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Installing MySQL on UNIX from a Binary Tarball Distribution - MySQL

If you ever wanted to start using the open source MySQL server application on your computer, this article is for you. It will show you how to obtain, install, configure, and test the MySQL server on your system, whether you are running UNIX or Windows. It is excerpted from My SQL The Complete Reference by Vikram Vaswani (McGraw-Hill/Osborne, 2003; ISBN: 0072224770).

TABLE OF CONTENTS:
  1. MySQL Configuration and Installation
  2. Installing and Configuring MySQL on UNIX
  3. Installing MySQL on UNIX from a Binary Tarball Distribution
  4. Installing MySQL on UNIX from a Source Distribution
  5. Installing and Configuring MySQL on Windows
  6. Installing MySQL on Windows from a Source Distribution
  7. Testing MySQL
By: McGraw-Hill/Osborne
Rating: starstarstarstarstar / 88
June 02, 2005

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In case you’re using a Linux distribution that doesn’t support RPM, you can also install MySQL using a binary tarball from the MySQL web site.

Installing from a binary distribution essentially means that you need to perform the installation steps manually rather than letting RPM automatically take care of it for you. Here’s how you go about doing it:

1. Ensure that you’re logged in as root:

    [user@host]# su - root

2. Extract the content of the tarball to an appropriate directory 
    on your system—I’ll assume this location is /usr/local/.
    Remember to replace the file name in italics with the file name
    of your tarball.

   [root@host]# cd /usr/local
   [root@host]# tar -xzvf
   mysql-standard-4.0.9-gamma-pc-linux-i686.tar.gz

  The MySQL files should get extracted into a directory named 
  according to the format mysql-version-os-architecturefor
  example, mysql-standard-4.0.9-gamma-pc-linux-i686.

3. Now you’ll notice that the directory created in the previous
    step has a somewhat long and cumbersome directory name—
    something like mysql-standard-4.0.9-gamma-pc-linux-i686.
    For ease of use, create a soft link to this directory named
    mysql in the same location.

  [root@host]# ln -s mysql-standard-4.0.9-gamma-pc-linux-i686 mysql

4. Change into this directory, and take a look at how the files are
    arranged. You should see something like Figure 3-3. (Take a
    look at the sidebar entitled “Up a Tree” for more information 
    on what each directory contains.) 



Figure 3-3.  The directory structure obtained on unpackaging of a MySQL binary tarball on Linux
       

Up a Tree
If you have the time (and the inclination), you might find it instructive to explore
the MySQL directory structure to help you better understand where the important files are located.


For a binary distribution, the directory structure for a typical MySQL installation looks like this:


<mysql-install-root>
|-- bin          [client and server binaries]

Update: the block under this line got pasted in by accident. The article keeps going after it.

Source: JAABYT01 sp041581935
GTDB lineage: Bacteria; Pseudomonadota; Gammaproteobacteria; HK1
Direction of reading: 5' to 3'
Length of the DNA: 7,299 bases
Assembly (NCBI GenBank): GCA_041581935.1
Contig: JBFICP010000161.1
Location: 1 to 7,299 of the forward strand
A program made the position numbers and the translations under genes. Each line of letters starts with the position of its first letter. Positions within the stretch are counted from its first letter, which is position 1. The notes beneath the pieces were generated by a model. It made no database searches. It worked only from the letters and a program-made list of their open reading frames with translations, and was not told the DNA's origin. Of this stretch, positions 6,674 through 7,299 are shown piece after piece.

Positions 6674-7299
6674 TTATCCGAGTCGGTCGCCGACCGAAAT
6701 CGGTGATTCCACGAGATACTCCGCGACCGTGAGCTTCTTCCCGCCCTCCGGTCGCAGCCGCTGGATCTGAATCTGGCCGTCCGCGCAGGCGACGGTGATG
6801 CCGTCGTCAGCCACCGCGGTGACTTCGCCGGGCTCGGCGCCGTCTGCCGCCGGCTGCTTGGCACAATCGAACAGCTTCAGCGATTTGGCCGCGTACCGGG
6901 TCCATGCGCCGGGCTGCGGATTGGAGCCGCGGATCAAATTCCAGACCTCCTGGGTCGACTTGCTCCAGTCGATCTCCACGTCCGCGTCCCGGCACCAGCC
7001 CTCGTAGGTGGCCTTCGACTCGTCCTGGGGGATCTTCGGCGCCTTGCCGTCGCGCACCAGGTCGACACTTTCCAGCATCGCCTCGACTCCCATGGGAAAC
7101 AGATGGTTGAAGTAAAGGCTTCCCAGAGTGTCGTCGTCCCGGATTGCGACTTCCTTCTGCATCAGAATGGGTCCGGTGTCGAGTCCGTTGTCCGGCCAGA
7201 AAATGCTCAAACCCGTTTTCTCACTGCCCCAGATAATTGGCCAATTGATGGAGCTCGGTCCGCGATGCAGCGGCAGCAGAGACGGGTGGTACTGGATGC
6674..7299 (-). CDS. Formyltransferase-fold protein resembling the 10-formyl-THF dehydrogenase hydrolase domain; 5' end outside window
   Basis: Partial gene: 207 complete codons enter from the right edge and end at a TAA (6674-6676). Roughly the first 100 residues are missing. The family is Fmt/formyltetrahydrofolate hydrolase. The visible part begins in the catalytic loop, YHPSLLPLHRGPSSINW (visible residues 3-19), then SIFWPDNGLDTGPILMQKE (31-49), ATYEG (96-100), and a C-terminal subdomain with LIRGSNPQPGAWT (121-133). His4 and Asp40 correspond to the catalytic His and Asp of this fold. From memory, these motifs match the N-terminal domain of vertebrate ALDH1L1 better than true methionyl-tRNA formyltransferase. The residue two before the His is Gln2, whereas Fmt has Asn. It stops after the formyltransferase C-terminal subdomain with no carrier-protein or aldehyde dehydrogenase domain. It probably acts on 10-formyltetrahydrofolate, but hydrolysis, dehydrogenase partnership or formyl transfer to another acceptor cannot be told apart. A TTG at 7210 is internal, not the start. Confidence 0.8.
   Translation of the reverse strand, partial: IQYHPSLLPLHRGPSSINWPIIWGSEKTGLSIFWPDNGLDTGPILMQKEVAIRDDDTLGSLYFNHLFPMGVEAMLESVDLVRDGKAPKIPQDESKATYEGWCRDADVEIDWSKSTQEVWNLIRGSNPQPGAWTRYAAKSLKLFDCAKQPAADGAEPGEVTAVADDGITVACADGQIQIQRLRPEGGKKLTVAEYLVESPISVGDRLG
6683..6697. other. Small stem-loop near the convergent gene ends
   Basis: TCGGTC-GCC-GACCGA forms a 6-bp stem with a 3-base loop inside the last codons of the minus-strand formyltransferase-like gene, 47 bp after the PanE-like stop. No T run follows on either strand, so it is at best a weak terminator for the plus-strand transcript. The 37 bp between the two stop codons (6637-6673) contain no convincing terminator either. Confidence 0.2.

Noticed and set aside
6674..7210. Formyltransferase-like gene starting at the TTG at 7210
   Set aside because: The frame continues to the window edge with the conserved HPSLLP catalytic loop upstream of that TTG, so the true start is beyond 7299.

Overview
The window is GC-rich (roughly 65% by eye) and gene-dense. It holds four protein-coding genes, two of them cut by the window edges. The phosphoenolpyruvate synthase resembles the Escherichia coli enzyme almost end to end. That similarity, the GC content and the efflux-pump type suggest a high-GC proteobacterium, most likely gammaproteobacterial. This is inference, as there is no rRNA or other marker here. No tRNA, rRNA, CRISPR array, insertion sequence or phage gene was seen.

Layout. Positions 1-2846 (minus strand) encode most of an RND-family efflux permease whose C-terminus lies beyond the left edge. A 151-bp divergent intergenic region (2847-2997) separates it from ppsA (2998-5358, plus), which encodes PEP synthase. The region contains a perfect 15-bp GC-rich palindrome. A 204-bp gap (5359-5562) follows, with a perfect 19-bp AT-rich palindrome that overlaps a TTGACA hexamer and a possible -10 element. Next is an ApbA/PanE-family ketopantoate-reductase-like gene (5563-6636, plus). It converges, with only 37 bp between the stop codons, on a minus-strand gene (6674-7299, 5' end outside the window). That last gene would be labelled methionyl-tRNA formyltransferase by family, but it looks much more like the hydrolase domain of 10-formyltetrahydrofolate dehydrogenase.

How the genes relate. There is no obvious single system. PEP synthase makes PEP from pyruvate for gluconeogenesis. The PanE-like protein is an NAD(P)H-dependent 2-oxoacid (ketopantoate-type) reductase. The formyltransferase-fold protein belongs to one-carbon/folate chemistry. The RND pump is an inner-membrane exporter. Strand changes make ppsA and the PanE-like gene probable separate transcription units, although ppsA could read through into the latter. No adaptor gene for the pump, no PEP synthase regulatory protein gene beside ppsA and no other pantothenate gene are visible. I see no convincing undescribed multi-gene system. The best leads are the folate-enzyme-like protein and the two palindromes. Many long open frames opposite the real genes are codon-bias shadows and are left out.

|-- data         [databases and error log]
|-- include      [header files]
|-- lib          [compiled libraries]
|-- man          [manual pages]
|-- mysql-test   [test suite]
|-- share        [error messages in different
                  languages]
|-- scripts      [startup, shutdown and 
                  initialization scripts]
|-- sql-bench    [queries and data files for
                  benchmark tests]
|-- support-files[sample configuration files]
|-- tests        [test cases]


For a source distribution, the directory structure for a typical MySQL installation looks like this:


<mysql-install-root>
|-- bin           [client binaries]
|-- libexec       [server binaries]
|-- var           [databases and error log]
|-- lib           [compiled libraries]
|-- include       [header files]
|-- info          [info pages]
|-- man           [manual pages]
|-- mysql-test    [test suite]
|-- share         [error messages in 
                   different languages]
|-- sql-bench     [queries and data files 
                   for benchmark tests]


Take a look at the documentation that ships with the MySQL distribution for a more detailed discussion of this directory structure.

5. The MySQL database server can run as either the system root 
    user or any other user on the system. From the security point
    of view, it’s considered a bad idea to run the MySQL database
    server as root ; hence, it becomes necessary for you to create
    a special mysql user and group for this purpose.

    You can accomplish this using the groupadd and useradd 
    commands:

   [root@host]# groupadd mysql
   [root@host]# useradd –g mysql mysql

6. Run the initialization script, mysql_install_db, that ships with
     the program:

      [root@host] # /usr/local/mysql/scripts/mysql_install_db

     Figure 3-4 demonstrates what you should see when you do
     this.:

    As you can see from the output in the figure, this initialization
    script prepares and installs the various MySQL base tables and
    also sets up default access permissions for MySQL.

7. Alter the ownership of the MySQL binaries so that they are
    owned by root:

   [root@host]# chown -R root /usr/local/mysql

8. Now ensure that the newly-minted mysql user has read/write 
    access to the MySQL data directories:

  [root@host]# chown -R mysql /usr/local/mysql/data  
  [root@host]# chgrp -R mysql /usr/local/mysql

9. Start the MySQL server by manually running the mysqld
    daemon:

 [root@host]# /usr/local/mysql/bin/mysqld_safe
  –user=mysql &

   MySQL should start up normally, reading the base tables
   created in /usr/local/mysql/data.


Figure 3-4.  The output of running the MySQL initialization script

Once installation has been successfully completed, you can skip to the section titled “Testing MySQL,” later in this chapter, to verify that your server is functioning properly.



 
 
>>> More MySQL Articles          >>> More By McGraw-Hill/Osborne
 

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